The realization that Jax still affected me so strongly was a jagged pill to swallow. He’d only been part of my life for five short weeks two years ago. But now he was back. Walking into a deal I’d worked hard to close. And God, he was magnificent. His eyes were a brown so dark they were nearly black. Thickly lashed, they were relentless in their intensity. Had I really thought they were soft and warm? There was nothing soft about Jackson Rutledge. He was a hard and jaded man, cut from a ruthless cloth.
In that moment I understood how badly I wanted to unravel the mystery of Jax. Bad enough that I didn’t mind how much it was going to cost me…
I know – we’re all shocked I’m writing a review. If my life stops being a death factory, we can expect more. (And what a contradictory phrase right?) That’s actually kind of how I feel about Afterburn. Meaning, I don’t know what I feel about it precisely. I think I liked it overall, but I can’t say that with confidence, and I’ve been waffling about the grade since I read it.
Gianna Rossi is a kickass heroine. She’s twenty-five, which I appreciate. (I’m so not into NA.) But also, because it makes sense for someone who has been working to put herself through school. Beyond that, she knows what she wants, and goes for it. Even if she isn’t fearless internally, she puts that face forward, which is what I think all of us would like to do. I love that Ms. Day gave her a large, and very supportive family. She’s determined and I really liked her… until midway through then I didn’t really get her. You’ll see why.
Jackson Rutledge is a really interesting hero. In fact, I don’t know (yet) that he really is the hero. By which I mean, I question if he is “heroic” or “proper hero material.” He’s in love with Gia, but he broke up with her by dropping off the face of the earth without a word to her. Also, he’s a self acknowledged asshole. Which, kudos for being self aware. That isn’t something many romance heroes are, but I haven’t seen him as a good guy. He appears to be protecting Gianna by making decisions for her, so in a way he’s an alphahole hero. He’s twenty-nine, and of course in the vein of erotic romances these days, wildly successful. In this case, I find it more believable because it’s family money. And politics. That’s where nepotism breeds.
As you see, I’m conflicted about this book. I like the writing, and I got into it, even though it’s first person. I really think Sylvia Day does a great job with this tense, despite my generally avoiding it. (I really liked her historicals, which is why I read and read her contemporaries.) My issue here is, I had thought this was an awesome story, and basically the Crossfire books made good… but then something changed, and I felt that maybe Gia and Jax were really meant to be apart, despite having loved (or even loving) each other. There’s something not entirely healthy about the relationship that made me uncomfortable.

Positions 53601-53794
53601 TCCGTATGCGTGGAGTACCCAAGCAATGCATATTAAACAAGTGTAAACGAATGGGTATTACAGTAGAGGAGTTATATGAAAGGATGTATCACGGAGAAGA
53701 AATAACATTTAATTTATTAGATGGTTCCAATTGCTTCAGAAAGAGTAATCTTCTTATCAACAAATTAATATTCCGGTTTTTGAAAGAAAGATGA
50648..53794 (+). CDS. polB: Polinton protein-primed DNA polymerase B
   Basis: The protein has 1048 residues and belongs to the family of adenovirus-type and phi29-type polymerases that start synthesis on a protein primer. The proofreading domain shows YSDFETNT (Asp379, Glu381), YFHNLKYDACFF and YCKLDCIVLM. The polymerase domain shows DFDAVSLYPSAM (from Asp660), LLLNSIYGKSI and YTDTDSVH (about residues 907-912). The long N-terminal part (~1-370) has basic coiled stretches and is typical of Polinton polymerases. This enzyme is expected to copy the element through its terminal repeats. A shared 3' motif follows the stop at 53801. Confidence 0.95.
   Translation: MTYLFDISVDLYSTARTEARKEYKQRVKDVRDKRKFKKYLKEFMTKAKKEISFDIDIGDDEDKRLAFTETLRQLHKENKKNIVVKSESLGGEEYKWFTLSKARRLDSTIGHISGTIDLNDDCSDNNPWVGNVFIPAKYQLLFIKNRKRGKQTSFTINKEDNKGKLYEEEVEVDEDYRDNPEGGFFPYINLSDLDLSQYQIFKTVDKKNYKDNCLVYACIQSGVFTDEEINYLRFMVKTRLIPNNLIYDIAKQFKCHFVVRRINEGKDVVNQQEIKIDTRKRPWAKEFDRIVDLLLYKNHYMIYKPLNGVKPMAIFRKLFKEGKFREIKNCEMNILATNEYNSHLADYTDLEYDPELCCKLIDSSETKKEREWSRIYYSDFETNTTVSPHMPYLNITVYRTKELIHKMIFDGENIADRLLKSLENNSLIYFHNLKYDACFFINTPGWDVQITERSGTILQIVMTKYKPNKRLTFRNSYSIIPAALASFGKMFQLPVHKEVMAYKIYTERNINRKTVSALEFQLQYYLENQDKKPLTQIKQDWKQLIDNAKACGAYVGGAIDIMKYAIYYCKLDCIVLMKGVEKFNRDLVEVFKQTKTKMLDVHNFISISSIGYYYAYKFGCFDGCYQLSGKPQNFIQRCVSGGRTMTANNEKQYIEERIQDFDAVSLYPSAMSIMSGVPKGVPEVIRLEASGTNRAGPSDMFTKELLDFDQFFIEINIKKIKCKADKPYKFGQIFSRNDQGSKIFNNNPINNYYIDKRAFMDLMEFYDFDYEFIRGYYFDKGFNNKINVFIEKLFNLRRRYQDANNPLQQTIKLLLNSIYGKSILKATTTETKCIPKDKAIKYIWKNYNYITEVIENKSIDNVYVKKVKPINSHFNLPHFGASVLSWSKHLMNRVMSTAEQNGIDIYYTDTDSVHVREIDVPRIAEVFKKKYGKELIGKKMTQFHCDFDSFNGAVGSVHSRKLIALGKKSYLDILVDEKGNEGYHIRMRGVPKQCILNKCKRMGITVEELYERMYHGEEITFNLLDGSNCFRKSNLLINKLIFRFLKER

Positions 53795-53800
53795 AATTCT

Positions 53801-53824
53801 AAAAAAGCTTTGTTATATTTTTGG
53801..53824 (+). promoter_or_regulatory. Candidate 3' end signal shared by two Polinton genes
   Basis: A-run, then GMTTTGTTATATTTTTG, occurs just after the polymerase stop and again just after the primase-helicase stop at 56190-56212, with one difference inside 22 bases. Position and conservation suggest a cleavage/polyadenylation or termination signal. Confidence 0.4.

I think I’m not convinced as to why Gia wants to get back together with Jax. She’s decided he’s bad for her and she’s moving on, and she’ll have some revenge/goodbye sex… but then she decides she wants a relationship. I felt I missed a step there. For Jax, Gia is the one who got away, and his family machinations have put her in his path. I think the fact that both don’t think this relationship can last is what bothers me. I don’t see that as a romance.
I believe Aftershock will conclude this story arc (and I really hope so). I expect I’ll re-read Afterburn at that point. I re-read when Gia and Jax meet again and hook up in Afterburn for this review, but I think that’s enough for me until I know there will be closure.
While those are my issues, and they seem numerous, I will say I really enjoy Sylvia Day’s writing style, and her characters. They’re so dynamic, and the story is so engaging. I wish more authors wrote like this, and wrote characters like this. It’s the story – as in the content that rubs me the wrong way, specifically the romantic relationships. The interpersonal ones between characters is great. I love that the hero and heroine have friends and family. (Although her heroes are generally loners.) It’s the question of whether or not the hero and heroine are good together and should be together that make the questions start swirling in my head.
For this novella, if you like Sylvia Day, I recommend you read it. In fact, I expect many of you already have. However, if you like contemporary erotic romances generally… I’d probably suggest waiting if you can until the second (and final?) part is out. I do look forward to that eagerly.